Tobacco industry responses to industry-focused campaigns
Initial Award Abstract
Tobacco control policy is shaped by many interrelated efforts. In recent years, public health advocates have increasingly focused attention on the tobacco industry’s role as “the vector of the tobacco epidemic” in changing views of tobacco use and building public support for tobacco control policies. There is evidence that intervention strategies that hold the tobacco industry accountable for its behavior may in fact be considerably more effective than other approaches. However, no previous studies have systematically examined how the tobacco industry appraises and responds to campaigns that focus on the industry’s role.
Public relations theory suggests that during times of uncertainty, companies are more motivated to engage in two-way relations with their various publics. As the need for such relations increases, so does the constraint that activist groups may exert. This suggests that periods when industry-focused campaigns are undertaken may also be periods during which the industry may be highly motivated to consider changing in some way. This study will show whether this is true in the case of the tobacco industry and if so, how this plays out in internally within the organization and externally in terms of their public relations practices.
The specific aims of the study are to 1) analyze internal tobacco industry documents in order to describe the tobacco industry’s responses to industry-focused campaigns; and 2) prepare a set of linked case studies describing and comparing these campaigns and analyzing which appear to be most effective in facilitating changes in industry behavior. Within- and cross-case analyses will explore whether specific types of campaigns appear more effective than others in promoting industry changes consistent with tobacco control objectives. The study will also describe specific strategies the industry uses to appraise and counter such campaigns and will compare its internal and external responses to various ‘publics’ when faced with such campaigns. The linked workbook of cases produced from this research will be a useful tool for tobacco control advocates to use in designing more effective campaigns and anticipating and countering industry attempts to undermine their efforts. This project addresses TRDRP’s priority interest in understanding more about the roles of anti- and pro-tobacco forces in shaping tobacco control policy. |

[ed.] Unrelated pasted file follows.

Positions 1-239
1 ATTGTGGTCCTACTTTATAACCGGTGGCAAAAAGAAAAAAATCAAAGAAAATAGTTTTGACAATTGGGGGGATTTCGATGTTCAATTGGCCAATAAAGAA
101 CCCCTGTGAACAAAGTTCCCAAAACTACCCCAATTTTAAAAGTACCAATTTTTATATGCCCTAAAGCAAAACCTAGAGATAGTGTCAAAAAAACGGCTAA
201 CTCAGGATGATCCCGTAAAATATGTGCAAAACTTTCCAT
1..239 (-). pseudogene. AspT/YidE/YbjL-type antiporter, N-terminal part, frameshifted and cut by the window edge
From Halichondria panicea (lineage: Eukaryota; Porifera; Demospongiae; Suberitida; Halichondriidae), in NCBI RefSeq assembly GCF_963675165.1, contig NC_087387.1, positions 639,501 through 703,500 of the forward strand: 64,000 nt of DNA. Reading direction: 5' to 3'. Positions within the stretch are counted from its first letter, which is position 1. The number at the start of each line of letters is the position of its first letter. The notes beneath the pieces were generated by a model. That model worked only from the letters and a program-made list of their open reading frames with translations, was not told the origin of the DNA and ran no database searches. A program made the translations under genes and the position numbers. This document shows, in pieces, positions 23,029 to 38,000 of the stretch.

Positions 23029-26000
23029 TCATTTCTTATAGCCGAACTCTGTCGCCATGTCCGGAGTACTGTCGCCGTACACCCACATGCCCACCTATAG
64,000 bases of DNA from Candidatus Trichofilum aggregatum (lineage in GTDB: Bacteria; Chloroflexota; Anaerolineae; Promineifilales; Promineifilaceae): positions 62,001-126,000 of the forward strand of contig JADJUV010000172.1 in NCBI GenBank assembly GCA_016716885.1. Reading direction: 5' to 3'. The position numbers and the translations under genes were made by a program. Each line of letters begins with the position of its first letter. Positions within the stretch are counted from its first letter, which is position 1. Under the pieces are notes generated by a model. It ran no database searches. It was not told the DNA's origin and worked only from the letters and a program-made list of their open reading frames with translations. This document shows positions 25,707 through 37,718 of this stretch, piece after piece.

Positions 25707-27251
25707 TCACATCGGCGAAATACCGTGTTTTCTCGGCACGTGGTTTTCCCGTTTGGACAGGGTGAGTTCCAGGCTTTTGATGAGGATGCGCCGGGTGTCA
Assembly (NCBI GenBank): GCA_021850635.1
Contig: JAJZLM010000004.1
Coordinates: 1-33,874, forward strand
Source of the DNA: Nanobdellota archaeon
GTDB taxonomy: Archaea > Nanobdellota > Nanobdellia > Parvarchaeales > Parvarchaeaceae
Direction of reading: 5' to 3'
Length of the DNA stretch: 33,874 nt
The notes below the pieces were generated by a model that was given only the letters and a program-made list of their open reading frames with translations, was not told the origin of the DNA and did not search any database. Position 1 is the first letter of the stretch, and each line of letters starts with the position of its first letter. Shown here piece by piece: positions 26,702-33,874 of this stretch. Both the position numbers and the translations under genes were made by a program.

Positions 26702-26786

|Thinking the 'unthinkable': why Philip Morris considered quitting.
|Periodical: Tobacco Control
|Authors: Smith EA, Malone RE